At 6pm I finally managed to get through to Graham, who'd invited me to stay for a few days of work in Christchurch. He told me that if I could get to his house by 6.20, and I could play blackjack, then how would I like to go to the casino and help his local Rotary club spend NZ$3500 of someone else's money, all for charity? As if I needed asking: half an hour later we were heading off to the town's main den of iniquity.
The plot went like this. Each of the local Rotary clubs would put forward seven players, who would then play against each other; the winner from each club would then go through to the final, where they'd play the winners from all the other clubs, and the winner of that game could choose the charity to which the Rotary clubs would donate NZ$1000. At least, that had been the plan, but Graham's club had a few last-minute cancellations; luckily, when I appeared, I was only too happy to fill the gap, so the game was back on.
The alcohol was completely free all night, and there were plenty of sandwiches and little nibbles, so I was counting myself a winner before we even started. As for the blackjack, it was a rather close thing; I hadn't played blackjack for years – ignoring a few drunken hands in Perth – but the old skill was obviously still there, as by the last hand of the third shoe it was down to me, with NZ$2400, and a jovial bloke called Noel, with NZ$1900 (not bad, considering we'd started with NZ$500 each). In theory it's pretty hard to lose from that sort of position, but Noel was a real gambler, and with it being someone else's money he put his whole stash on the last hand, and it came up trumps. So Noel went through, thankfully as he was the much better player and I was beginning to get far too drunk for another game, and we all settled round to support our man.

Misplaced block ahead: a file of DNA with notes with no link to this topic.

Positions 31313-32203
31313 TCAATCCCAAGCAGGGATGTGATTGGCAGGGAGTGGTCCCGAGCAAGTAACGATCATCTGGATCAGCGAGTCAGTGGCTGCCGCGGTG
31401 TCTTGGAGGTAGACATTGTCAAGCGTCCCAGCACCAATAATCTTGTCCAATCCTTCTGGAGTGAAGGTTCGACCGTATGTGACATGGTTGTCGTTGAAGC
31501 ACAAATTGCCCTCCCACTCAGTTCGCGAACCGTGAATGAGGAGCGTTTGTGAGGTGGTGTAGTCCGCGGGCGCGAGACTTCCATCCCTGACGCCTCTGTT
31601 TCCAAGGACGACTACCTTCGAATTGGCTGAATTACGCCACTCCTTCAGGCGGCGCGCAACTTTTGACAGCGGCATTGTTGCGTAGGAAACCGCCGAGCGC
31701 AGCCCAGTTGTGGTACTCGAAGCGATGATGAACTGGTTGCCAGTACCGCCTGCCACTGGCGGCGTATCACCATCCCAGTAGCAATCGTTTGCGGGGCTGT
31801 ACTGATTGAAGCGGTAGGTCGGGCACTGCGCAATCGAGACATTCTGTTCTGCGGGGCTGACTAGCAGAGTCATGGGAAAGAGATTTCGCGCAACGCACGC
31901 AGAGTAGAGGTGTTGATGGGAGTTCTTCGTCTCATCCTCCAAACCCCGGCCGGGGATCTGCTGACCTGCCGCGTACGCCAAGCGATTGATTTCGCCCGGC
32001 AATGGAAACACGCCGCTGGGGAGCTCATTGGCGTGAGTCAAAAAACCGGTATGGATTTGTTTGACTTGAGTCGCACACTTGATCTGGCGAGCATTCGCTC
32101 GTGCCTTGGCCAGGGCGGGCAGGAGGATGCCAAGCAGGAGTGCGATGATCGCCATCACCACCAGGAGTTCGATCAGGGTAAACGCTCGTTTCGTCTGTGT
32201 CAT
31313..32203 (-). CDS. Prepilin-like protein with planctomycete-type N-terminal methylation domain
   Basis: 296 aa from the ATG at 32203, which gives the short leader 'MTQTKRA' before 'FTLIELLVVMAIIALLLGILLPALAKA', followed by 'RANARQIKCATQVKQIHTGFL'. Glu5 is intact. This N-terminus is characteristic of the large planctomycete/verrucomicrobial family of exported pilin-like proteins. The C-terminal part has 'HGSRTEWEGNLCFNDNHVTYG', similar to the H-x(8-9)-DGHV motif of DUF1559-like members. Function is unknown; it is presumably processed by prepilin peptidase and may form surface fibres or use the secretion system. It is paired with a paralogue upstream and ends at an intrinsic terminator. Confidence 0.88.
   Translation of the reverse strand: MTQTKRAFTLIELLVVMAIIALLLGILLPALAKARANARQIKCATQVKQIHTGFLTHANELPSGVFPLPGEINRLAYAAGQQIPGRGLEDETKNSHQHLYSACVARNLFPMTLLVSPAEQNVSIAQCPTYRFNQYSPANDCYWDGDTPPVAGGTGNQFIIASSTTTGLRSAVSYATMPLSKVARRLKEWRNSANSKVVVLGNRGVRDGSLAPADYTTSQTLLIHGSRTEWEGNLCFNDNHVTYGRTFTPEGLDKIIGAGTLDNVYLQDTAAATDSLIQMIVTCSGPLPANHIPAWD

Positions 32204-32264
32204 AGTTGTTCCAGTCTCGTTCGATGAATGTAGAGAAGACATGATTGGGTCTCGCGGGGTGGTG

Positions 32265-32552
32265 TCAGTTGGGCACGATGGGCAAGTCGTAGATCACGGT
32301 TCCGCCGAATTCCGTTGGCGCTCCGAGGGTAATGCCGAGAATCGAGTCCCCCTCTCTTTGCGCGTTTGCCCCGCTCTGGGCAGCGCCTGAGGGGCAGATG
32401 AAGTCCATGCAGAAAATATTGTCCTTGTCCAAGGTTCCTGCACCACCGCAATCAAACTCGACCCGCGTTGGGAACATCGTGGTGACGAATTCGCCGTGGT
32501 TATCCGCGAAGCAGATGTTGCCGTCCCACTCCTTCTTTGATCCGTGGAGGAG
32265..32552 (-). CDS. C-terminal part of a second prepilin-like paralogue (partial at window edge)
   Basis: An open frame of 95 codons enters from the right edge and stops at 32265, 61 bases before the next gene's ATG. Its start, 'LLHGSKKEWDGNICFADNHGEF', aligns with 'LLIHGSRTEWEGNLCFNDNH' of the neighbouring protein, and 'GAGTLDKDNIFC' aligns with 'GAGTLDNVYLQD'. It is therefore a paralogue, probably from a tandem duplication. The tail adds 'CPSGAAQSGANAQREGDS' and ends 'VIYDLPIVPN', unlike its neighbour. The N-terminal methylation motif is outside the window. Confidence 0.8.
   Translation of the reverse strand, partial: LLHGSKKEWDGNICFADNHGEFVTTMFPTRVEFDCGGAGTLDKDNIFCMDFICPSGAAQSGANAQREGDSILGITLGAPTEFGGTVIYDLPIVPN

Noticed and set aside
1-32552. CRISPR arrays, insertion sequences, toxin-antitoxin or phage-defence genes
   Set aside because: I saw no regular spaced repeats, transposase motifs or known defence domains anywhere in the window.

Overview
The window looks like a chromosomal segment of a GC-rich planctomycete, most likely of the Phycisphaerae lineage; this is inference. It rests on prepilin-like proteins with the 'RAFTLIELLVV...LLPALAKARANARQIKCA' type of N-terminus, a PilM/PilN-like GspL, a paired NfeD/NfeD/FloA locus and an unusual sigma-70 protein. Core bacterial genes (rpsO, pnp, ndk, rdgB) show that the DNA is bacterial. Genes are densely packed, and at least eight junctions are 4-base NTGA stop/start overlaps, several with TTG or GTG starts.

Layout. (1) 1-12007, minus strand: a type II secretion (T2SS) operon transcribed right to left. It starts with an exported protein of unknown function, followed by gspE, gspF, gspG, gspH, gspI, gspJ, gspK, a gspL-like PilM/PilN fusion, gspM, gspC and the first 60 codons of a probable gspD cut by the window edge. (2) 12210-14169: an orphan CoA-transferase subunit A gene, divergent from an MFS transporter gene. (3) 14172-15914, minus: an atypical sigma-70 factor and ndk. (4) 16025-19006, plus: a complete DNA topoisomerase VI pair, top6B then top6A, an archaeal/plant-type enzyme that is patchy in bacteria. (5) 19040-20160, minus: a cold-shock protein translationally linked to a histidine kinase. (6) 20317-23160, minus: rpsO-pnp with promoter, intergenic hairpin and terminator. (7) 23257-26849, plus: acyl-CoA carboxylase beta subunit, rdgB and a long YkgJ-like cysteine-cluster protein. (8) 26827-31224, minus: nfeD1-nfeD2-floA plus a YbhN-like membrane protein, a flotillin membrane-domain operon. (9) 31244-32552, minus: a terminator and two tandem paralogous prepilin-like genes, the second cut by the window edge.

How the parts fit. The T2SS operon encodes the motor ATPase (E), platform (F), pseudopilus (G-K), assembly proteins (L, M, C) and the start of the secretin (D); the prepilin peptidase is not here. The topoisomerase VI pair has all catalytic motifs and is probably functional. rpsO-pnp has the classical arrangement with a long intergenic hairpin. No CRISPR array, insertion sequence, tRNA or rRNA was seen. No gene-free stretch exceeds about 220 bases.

Halfway through the game we were a little concerned, because Noel, being the classic big gambler, was down to just one chip, a blue NZ$100 disc, and all the others had stacks of brown NZ$500 chips, and huge piles of green NZ$25 chips. Quite how Noel came through to win I'll never know, but it involved betting everything he had a number of times, and ending up with blackjacks all over the place; meanwhile our support was getting louder and louder, and the beer just kept on flowing. Before we'd known it Noel had won, against all the odds.
So we had a drunken team photo for the local paper and got invited upstairs into the High Flyer room, where all the drinks and food continued to be free (so I drank champagne all night, ate oysters and generally fulfilled all the fantasies I've developed while travelling on a budget). I vaguely remember having long, in-depth conversations with various important local figures, but by this stage I was well past the point of no return. It was quite an introduction to Christchurch.